Due to advances in IOT technologies, it is now possible to establish low-cost networks, which can support continuous monitoring across the mine workflow. Once analyzed, the data from IOT sensors is highly actionable and can identify planning issues, manage inventory, track production and asset performance and costs. This can help mining companies make optimal decisions to generate efficiencies across its operations, while also suggesting quick course corrections before problems arise.

Using real-time data collated from strategically placed sensors, a digital twin of an already established mine can be created.  From this model, it is possible to perform simulations and stress test potential areas of weakness in the equipment. Digital twinning is becoming an increasingly important tool to enhance operational planning and reduce overall costs, by mitigating against interruptions across the mine workflow and optimizing the maintenance of equipment.

In fact, a recent study estimated that the rise of digital twinning could contribute a benefit of $190 billion across the mining industry between 2016-2025. For example, Swedish mining company LKAB is making use of such technological innovations to future-proof mining activity in their iron ore operations in northern Sweden and so is the Syama underground gold mine in Mali.

Meanwhile, Freeport McMoRan is now using drones to establish higher gradient slope angles to reduce stripping ratios before extracting ore. Drone analysis of mine slopes mitigates against sending a geologist into a hostile environment and can also be used to assess pipeline infrastructure and retention ponds, while also providing safety surveillance in hazardous areas and asset management across multiple sites. By providing a detailed account of what cannot be seen by eyes on the ground, drones are only set to become more important to the smooth and successful running of mining operations.

Each year, the mining industry pays out billions of dollars on equipment maintenance alone. In fact, the maintenance of mining equipment ranges between 30% and 50% of total operating costs for a mine. Technological innovations from AI and automated drones to IOT technologies will not only work to deliver modern, safe and productive mines, but have the capacity to significantly improve maintenance practices and planning across the mine workflow.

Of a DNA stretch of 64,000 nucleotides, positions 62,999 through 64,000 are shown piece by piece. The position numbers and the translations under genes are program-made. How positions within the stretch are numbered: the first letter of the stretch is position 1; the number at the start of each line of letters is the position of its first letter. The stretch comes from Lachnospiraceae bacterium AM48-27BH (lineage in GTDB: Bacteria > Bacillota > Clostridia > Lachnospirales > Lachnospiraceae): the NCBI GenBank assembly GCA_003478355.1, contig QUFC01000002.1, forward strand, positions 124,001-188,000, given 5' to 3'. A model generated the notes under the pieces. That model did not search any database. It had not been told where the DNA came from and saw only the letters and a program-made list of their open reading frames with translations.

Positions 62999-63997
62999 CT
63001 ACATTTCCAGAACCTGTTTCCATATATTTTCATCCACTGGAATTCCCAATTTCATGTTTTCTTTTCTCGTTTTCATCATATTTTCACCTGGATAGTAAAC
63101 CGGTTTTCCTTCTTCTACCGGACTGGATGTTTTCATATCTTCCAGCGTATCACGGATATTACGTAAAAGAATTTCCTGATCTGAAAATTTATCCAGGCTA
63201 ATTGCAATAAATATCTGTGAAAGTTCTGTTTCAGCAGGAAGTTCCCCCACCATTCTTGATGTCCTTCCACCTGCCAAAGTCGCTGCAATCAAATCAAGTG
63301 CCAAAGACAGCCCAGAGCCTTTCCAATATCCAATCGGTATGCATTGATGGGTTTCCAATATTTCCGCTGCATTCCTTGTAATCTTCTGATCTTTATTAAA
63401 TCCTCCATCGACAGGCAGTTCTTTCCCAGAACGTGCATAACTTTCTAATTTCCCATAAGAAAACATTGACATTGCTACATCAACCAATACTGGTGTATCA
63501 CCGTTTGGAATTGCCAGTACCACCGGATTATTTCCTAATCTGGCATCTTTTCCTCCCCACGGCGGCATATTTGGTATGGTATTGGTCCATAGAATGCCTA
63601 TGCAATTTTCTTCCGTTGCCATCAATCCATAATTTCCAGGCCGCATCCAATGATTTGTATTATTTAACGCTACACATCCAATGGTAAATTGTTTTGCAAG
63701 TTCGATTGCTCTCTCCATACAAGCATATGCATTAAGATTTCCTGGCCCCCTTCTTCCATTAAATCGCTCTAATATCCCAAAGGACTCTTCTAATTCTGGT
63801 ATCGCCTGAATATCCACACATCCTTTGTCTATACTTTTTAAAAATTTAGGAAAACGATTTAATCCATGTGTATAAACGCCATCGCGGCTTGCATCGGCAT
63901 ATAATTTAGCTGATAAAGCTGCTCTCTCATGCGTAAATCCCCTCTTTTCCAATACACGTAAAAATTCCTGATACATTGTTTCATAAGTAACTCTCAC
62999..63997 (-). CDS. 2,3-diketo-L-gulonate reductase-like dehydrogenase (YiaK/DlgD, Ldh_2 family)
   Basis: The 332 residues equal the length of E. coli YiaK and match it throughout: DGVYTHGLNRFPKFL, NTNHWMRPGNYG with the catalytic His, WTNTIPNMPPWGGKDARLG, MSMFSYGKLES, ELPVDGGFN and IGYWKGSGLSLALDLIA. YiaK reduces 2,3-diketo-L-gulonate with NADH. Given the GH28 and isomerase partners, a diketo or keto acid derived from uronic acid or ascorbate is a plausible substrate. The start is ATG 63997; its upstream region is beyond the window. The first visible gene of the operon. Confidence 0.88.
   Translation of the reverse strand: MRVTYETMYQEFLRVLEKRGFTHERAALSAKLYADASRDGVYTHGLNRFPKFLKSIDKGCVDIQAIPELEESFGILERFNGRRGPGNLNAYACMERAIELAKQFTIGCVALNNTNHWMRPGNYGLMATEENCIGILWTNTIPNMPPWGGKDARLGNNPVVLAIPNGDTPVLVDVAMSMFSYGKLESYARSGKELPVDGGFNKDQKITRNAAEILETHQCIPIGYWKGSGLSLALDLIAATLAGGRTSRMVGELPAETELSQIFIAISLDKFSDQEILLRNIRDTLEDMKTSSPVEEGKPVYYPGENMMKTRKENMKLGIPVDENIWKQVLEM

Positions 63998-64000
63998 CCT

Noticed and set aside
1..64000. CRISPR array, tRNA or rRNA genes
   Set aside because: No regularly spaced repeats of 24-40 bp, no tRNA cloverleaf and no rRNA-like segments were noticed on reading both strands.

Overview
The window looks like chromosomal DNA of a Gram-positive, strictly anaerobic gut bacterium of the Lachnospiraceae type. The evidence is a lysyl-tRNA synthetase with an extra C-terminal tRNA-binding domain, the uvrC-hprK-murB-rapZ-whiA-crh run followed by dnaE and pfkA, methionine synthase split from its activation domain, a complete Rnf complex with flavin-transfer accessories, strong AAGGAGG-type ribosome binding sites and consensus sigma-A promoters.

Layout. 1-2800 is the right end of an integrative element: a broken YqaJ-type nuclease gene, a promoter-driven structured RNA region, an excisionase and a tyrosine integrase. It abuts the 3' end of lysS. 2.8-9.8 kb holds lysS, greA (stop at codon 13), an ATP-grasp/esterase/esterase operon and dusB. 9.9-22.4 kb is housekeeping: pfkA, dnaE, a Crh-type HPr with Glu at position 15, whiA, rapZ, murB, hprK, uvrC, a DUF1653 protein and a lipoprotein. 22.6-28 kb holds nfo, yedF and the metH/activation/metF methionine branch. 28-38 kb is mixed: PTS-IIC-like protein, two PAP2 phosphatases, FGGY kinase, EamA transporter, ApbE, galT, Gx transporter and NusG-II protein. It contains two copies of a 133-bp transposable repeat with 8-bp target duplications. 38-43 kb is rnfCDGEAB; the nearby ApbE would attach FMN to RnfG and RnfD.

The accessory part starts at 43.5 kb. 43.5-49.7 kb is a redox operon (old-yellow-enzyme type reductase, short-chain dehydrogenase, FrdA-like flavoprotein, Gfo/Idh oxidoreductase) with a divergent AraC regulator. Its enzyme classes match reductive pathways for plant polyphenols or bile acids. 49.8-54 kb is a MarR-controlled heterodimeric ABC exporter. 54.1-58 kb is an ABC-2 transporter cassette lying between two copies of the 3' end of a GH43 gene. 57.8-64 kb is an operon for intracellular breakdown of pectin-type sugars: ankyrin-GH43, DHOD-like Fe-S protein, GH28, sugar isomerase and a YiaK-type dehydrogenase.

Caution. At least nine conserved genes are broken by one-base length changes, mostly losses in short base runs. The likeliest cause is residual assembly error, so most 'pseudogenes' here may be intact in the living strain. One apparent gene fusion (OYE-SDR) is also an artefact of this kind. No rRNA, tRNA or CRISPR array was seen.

Making Moves More Efficient

Digital technology allows organizations to collaborate earlier, enabling new, more efficient or safer ways of working. Mammoet, a global engineered heavy-lift and transport specialist company, describes technology that can make planning a heavy lift project as simple as walking around a site — months or years before it even exists. By establishing early on how loads can be lifted, transported or even divided, decisions can be made that pay out many times over throughout the life of a project.

The company lists some of the digital tools that engineers have at their disposal: LiDAR route surveys can establish whether roads have the necessary clearance during the course of a single drive. Digital mapping integration can establish the shortest overall transport route. On site, load cells can calculate a module’s center of gravity to minute accuracy.

But things weren’t always this easy; 40 years ago, lift preparations were a painstaking manual process, undertaken by engineers wielding pencils at drawing boards. Leon van Tiel, director of engineering for Mammoet Europe, explained.

3D CAD modelling, using static images, has been an important part of engineering planning for some time, but even it cannot offer the type of immersive, interactive project visualization that can help to improve on the traditional blueprint approach. Though computer-aided design is less wasteful of physical resources, it can still offer customers only a single viewpoint of a project at a time. It also provides no avenue to integrate heavy-lift planning with the overall project.

Mammoet began exploring how the latest 3D technology — moving beyond CAD modelling — could help in communicating project plans and align more closely with its customers’ digitalization work.

In 2018, Mammoet determined that the right technology was available to make regular 3D project visualizations a reality. This project became known as Move3D and was led by van Tiel, who explained that “Move3D is a 3D engineering platform that combines business intelligence, such as crane charts, with Mammoet equipment and client data. It is independent from crane manufacturers and has been developed with the end-user in mind.”

The Move3D system complements customers’ own digital systems and methods. Information including LiDAR scans and point clouds, or third-party data such as satellite maps, can be easily incorporated into visualizations for accuracy and consistency with wider project planning. Data from the Move3D system can be exported for use within, for example, Building Information Modeling (BIM) tools, and can be communicated in a variety of forms.